When I wrote about book groups in my last entry I forgot to say that when they work well you might just discover something marvellous, an unlooked for gem, an unsuspected treasure that otherwise you’d have missed. Grace and Mary is a case in point. Two weeks ago I associated Melvyn Bragg with the South Bank Show and Radio 4. I might have gone through life not realising he wrote fiction; it would have been my loss.
As it happens he’s written more than 30 books, including roughly 20 novels. Grace and Mary concerns seventy-something John’s visits to his elderly, mother, Mary, in her sea-side nursing home. Interwoven with these episodes, like verses to a refrain, is the story of Grace, Mary’s mother, who she hardly knew. It might not sound like much of a premise to hang a novel on but it’s magical.
It’s hard to resist a semi-autobiographical reading: John is roughly the same age as Bragg, London-based but from the North Lakes (like Bragg), and a writer (like Bragg); his mother, who as a baby was removed from her own mother, has dementia (like Bragg’s mother). And it’s certain that anyone with experience of dementia will recognise the truth – and tragedy – of Mary’s condition. She questions John about who he is and (conversely) and why he never visits (even though he does); how her husband is (he’s been dead for fourteen years) and when she’ll be going home (she isn’t). But even in her “confused present” there are occasional moments of lucidity, the “breath of recognition”: memory of songs, poems, and people from childhood; self-awareness, even, that she won’t get better. When Mary says she wants her “real mother”, Grace, John ponders whether he “could put together a memory for her…build it from fragments or make it up…bring back Grace” – this is the peg for Grace’s story.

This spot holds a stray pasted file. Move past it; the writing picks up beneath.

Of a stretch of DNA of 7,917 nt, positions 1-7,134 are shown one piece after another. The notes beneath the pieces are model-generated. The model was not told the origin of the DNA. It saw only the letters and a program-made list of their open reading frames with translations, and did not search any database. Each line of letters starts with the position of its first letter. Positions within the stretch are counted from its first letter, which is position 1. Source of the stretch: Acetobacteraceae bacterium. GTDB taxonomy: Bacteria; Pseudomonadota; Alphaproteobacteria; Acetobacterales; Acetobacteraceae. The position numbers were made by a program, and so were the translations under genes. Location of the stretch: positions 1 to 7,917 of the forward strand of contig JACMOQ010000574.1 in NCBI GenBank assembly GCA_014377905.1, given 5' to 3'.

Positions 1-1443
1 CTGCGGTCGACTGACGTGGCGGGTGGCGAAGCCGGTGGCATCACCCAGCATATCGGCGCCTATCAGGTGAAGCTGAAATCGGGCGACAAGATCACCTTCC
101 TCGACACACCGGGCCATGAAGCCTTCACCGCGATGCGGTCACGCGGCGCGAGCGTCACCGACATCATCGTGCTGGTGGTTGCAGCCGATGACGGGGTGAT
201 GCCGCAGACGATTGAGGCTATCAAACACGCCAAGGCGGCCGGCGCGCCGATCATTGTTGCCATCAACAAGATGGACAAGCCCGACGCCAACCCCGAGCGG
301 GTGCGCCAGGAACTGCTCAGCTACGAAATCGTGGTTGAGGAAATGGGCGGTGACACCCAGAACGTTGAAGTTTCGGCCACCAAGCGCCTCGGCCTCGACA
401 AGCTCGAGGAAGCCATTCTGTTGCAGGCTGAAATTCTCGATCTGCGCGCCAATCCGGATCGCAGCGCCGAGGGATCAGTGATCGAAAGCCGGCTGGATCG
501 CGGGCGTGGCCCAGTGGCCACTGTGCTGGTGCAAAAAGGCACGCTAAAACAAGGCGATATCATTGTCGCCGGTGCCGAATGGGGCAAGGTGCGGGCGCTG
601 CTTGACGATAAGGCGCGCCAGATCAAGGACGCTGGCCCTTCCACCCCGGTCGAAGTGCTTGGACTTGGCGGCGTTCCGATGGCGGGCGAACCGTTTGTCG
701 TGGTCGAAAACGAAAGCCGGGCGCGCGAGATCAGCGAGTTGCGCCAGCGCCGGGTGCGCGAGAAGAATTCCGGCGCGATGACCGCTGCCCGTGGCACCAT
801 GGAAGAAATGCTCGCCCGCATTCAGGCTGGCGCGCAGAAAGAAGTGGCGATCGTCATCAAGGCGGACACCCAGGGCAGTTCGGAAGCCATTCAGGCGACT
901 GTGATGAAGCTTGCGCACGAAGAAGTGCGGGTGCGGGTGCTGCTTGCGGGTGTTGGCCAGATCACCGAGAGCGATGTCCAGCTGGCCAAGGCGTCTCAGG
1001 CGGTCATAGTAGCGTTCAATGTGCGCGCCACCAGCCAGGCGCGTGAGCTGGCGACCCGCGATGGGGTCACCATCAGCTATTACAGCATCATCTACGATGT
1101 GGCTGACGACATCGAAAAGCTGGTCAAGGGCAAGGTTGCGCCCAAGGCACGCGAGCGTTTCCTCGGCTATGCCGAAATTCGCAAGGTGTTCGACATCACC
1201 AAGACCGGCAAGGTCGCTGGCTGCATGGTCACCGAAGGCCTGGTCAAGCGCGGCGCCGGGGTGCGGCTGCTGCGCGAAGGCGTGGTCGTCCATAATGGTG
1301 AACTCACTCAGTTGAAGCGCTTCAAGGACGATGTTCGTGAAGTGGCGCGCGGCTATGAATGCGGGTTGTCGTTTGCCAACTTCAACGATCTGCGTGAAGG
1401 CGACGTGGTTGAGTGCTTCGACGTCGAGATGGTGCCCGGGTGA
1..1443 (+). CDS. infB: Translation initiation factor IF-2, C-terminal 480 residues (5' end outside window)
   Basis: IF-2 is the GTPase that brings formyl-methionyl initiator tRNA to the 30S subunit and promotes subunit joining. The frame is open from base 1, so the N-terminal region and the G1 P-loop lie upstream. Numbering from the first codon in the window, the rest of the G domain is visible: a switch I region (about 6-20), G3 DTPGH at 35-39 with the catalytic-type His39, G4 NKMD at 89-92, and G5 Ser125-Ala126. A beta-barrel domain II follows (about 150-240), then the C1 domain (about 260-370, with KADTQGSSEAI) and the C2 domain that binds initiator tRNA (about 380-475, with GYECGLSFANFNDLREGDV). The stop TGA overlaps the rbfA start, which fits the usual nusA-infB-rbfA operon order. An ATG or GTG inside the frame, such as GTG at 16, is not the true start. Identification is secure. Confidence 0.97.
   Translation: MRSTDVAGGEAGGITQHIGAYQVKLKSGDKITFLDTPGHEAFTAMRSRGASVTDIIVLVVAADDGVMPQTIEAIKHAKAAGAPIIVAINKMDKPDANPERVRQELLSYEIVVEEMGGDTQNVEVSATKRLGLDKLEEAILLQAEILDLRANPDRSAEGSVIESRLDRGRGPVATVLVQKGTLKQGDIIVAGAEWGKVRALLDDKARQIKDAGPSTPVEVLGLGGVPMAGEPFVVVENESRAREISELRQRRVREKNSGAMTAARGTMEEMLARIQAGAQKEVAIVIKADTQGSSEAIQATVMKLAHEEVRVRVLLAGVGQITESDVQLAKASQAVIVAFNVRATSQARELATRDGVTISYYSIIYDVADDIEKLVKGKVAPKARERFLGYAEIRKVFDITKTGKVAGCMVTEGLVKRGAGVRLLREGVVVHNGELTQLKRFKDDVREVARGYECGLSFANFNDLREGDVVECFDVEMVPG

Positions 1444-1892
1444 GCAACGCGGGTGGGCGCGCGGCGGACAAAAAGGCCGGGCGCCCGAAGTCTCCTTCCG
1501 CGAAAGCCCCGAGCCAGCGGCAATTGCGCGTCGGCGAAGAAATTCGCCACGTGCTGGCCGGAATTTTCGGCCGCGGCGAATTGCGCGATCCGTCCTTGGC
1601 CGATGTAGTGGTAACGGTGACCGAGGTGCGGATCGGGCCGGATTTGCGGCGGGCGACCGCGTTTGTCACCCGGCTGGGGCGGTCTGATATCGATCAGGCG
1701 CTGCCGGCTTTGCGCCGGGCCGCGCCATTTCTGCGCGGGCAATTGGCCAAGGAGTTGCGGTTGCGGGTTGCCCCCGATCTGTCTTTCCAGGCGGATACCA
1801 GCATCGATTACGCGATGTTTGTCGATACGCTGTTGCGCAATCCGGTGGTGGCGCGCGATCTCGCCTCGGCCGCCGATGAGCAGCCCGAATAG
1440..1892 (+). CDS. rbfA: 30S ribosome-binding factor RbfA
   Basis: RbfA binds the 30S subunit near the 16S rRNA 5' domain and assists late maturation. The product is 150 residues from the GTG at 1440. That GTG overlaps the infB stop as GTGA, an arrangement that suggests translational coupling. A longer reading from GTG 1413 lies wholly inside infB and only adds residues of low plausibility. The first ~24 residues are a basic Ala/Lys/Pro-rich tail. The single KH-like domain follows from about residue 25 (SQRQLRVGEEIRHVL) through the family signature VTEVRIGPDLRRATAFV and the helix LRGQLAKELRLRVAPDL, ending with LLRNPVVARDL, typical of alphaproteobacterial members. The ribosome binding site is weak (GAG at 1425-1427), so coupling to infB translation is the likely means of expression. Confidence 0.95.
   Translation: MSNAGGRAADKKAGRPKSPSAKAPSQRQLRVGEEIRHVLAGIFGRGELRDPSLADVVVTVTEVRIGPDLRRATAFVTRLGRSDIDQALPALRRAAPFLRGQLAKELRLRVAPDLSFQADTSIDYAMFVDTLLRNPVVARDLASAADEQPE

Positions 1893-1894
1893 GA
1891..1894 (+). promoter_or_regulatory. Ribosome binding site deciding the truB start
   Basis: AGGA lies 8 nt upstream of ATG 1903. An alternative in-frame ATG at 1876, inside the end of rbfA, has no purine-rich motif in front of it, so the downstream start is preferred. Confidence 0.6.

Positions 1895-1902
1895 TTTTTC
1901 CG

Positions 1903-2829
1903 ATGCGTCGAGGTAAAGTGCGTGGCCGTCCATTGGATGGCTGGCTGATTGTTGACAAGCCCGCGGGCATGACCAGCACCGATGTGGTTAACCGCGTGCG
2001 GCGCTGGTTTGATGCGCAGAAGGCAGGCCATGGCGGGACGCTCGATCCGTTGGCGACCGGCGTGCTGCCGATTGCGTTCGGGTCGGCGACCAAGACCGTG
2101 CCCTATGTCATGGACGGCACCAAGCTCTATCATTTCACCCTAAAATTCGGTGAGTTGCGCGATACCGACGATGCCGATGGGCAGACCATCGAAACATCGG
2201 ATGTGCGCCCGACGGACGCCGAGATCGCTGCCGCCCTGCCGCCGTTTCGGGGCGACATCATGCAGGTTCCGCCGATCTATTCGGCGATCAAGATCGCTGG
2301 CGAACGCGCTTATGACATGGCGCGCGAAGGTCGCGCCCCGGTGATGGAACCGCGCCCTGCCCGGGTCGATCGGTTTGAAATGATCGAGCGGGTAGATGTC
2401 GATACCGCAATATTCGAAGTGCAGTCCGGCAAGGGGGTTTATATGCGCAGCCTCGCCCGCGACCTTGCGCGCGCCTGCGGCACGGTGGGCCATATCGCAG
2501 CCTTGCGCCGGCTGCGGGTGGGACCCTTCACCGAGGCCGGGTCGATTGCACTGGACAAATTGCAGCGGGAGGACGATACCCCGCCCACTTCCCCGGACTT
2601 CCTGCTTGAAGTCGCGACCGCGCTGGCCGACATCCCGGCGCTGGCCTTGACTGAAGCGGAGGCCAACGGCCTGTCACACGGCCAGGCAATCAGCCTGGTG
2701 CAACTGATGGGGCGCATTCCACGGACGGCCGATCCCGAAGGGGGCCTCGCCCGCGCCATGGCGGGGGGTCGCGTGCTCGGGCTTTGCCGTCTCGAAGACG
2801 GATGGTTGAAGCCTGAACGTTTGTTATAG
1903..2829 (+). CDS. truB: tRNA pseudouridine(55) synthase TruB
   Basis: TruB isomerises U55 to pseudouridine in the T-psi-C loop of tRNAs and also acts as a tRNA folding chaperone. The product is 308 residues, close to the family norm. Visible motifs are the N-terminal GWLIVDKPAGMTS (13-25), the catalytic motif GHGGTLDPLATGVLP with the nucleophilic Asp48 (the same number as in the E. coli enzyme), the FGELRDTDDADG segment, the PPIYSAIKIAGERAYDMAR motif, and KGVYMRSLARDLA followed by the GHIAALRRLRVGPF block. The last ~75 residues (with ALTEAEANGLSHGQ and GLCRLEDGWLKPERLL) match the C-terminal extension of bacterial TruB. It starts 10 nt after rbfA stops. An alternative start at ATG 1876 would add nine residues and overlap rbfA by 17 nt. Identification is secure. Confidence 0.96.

Grace, raised by her grandfather and grandmother, Wilson and Sarah Carrick, in the small village of Oulton, fifteen miles from Carlisle, is pretty, clever, but “wild as any creature,” and it is her sense of being trapped, “stuck in the same village doing the same things with the same people,” and her desire to escape that ultimately costs her dear. Grace’s England expects its young men to be “cut down…scythed down just like corn” in the First World War and its young women to be married before they give birth. Grace falls pregnant and the father does a disappearing act. She has “lost herself”, is no longer “the Grace he (Wilson) knew”. A fallen women – fallen from grace, if you like – she finds her-self rejected by her community, cast out of her grandparent’s home; the child, Mary, is taken from her.
John, working on a biography of Wycliffe (“the man who had organised the first translation of the Bible into English”), straining to understand the workings of Mary’s mind, piecing together (and making-up) Grace’s story, explores the mystery of it all, “the worth and curse of religion.” He wants to believe “there to be an ending for her (Mary) better than a finish” but rejects how the “Bible was used by the powerful to impose grotesque sexual domination by the male, slavery on the female.” The key to it all, Wycliffe’s mind, his mother’s mind, her call for Grace, is “imagination”. Mary’s memories are mostly “just after the (Second World) war in the middle of the last century.” And it is in this era, at a party, “people from the town out for an evening’s celebration, Grace and Mary and himself, all of them formed in twin circles,” that all three generations are finally united in John’s imagination.
*** Highly recommended